Sebadoh: Defend Yourself

Music Reviews Sebadoh
Sebadoh: Defend Yourself

In what’s becoming the year of ‘90s indie-rock resurgences, alt-grunge trio Sebadoh offers the next solid reunion record of 2013. Lou Barlow started Sebadoh as a Dinosaur Jr. side-project, and although he rejoined J Mascis and company to play bass in 2005, Sebadoh’s output has earned a steady following based on its own scuzzy merits.

Defend Yourself marks Sebadoh’s first LP after a 14-years hiatus. The band, comprised of Barlow, Jason Loewenstein and Bob D’Amico, toured internationally in 2011, though, supporting the reissues of Bakesale and Harmacy. As a result, Defend Yourself sounds sharp, especially for a strident post-punk trio. Loewenstein and D’Amico play particularly tightly together, having both performed with Fiery Furnaces for years as well.

Though full of fuzzed-out power chords, down-tuning and muted strumming, Defend Yourself doesn’t sound dated. Like on their older releases, Barlow and Loewenstein trade lead vocals and switch between playing bass and guitar, resulting in the same slightly spastic stylistic changes that vary from song to song. One of the first leaked tracks, “I Will,” opens the album rather demurely but burns into a caustic rocker and single “State of Mine” bounces like an early-2000s pop-punk track. Later, the two-minute “Inquiries” blends twang and punk and the album closes with the even shorter, bitter “Separate.”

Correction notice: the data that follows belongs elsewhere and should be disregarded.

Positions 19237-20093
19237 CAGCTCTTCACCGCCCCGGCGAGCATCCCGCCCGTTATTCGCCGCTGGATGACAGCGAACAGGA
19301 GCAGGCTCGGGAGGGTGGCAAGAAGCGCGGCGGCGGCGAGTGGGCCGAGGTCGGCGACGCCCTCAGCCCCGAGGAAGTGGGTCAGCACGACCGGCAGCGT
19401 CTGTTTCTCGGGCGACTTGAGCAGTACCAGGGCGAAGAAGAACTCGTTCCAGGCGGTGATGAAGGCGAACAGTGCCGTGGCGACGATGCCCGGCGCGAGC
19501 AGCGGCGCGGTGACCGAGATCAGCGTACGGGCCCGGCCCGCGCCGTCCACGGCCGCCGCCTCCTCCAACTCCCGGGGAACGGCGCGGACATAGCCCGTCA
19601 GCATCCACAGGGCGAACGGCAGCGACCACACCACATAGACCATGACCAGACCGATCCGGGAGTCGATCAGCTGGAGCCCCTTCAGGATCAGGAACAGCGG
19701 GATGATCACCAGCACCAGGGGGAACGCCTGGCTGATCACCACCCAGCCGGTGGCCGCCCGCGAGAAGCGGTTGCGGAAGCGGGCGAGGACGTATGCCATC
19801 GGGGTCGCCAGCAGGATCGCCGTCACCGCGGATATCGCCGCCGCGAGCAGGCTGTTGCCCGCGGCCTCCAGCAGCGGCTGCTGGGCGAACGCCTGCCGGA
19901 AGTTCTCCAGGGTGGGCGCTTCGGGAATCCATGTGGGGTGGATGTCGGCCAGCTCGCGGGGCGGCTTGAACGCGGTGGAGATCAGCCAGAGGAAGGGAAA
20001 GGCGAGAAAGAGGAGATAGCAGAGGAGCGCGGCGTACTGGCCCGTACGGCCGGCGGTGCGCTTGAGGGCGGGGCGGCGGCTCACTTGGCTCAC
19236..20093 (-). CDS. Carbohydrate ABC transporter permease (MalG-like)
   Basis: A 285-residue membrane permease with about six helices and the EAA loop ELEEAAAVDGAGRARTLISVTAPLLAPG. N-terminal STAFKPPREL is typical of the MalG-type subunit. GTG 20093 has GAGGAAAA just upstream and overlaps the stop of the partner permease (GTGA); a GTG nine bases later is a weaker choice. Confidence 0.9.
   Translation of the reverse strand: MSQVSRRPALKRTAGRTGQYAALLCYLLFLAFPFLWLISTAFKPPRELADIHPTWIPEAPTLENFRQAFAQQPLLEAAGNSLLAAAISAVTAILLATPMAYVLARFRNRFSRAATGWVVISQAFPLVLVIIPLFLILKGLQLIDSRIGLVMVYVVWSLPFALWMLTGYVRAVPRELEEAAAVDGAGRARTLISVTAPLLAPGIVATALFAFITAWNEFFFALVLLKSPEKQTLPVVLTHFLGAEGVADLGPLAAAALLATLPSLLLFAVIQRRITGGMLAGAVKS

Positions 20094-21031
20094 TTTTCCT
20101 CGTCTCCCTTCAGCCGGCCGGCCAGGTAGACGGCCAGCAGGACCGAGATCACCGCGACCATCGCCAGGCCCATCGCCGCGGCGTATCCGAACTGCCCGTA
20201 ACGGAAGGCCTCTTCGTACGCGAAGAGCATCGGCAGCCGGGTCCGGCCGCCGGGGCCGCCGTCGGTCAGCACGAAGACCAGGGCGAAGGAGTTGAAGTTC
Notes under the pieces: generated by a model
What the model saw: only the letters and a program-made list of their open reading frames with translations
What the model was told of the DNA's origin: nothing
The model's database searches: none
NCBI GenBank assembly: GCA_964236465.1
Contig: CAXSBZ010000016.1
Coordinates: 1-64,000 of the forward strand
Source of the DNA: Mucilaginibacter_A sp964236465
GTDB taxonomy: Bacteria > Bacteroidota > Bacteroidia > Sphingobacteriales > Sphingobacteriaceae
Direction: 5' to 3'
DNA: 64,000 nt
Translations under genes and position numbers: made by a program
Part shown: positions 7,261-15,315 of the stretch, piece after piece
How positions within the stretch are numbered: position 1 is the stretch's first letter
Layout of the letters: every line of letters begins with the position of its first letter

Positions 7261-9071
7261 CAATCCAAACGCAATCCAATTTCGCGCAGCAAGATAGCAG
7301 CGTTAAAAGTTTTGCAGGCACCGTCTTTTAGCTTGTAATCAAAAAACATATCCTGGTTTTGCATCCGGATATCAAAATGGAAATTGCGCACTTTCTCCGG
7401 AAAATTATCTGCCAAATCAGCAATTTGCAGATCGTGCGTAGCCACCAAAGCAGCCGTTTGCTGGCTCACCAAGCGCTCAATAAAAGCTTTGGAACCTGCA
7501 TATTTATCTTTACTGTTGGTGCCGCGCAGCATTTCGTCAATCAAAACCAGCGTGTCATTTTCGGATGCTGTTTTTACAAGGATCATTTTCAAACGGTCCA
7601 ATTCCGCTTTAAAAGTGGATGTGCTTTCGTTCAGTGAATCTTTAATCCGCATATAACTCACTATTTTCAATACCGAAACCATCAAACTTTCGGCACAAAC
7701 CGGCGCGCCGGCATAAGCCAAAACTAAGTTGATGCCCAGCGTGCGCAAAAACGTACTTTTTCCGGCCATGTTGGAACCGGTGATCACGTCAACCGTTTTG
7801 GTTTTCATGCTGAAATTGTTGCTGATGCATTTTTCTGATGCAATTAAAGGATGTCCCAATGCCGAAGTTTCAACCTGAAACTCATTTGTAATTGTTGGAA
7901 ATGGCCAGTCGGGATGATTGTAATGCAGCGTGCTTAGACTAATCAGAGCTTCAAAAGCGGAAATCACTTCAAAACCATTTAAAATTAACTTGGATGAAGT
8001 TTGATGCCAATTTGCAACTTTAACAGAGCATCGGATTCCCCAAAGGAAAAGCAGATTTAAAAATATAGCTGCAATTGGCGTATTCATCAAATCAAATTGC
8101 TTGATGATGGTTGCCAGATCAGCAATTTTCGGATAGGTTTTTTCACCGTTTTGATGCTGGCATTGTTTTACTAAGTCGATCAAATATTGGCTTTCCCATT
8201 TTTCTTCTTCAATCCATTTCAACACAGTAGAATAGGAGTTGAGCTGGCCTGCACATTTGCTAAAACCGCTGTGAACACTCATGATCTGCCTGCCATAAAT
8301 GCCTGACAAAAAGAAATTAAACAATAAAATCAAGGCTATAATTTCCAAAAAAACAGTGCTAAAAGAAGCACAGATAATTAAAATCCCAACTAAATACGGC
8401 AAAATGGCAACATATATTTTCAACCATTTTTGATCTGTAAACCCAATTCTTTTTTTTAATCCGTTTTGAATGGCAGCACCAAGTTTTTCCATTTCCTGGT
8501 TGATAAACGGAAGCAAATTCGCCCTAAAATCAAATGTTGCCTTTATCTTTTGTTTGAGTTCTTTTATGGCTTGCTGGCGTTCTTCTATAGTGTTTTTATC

Barlow noted that Sebadoh records tend to parallel his most transitional personal life experiences ,and the effects of his recent divorce shaped much of Defend Yourself and last year’s Secret EP. Full of heartache, fear and uncertainty, the album has a particularly somber sense. But paired with familiar sounds and a reliable DIY aesthetic, Sebadoh manages to focus the emotion, which leaves Defend Yourself feeling like a reenergized, natural evolution for the band.

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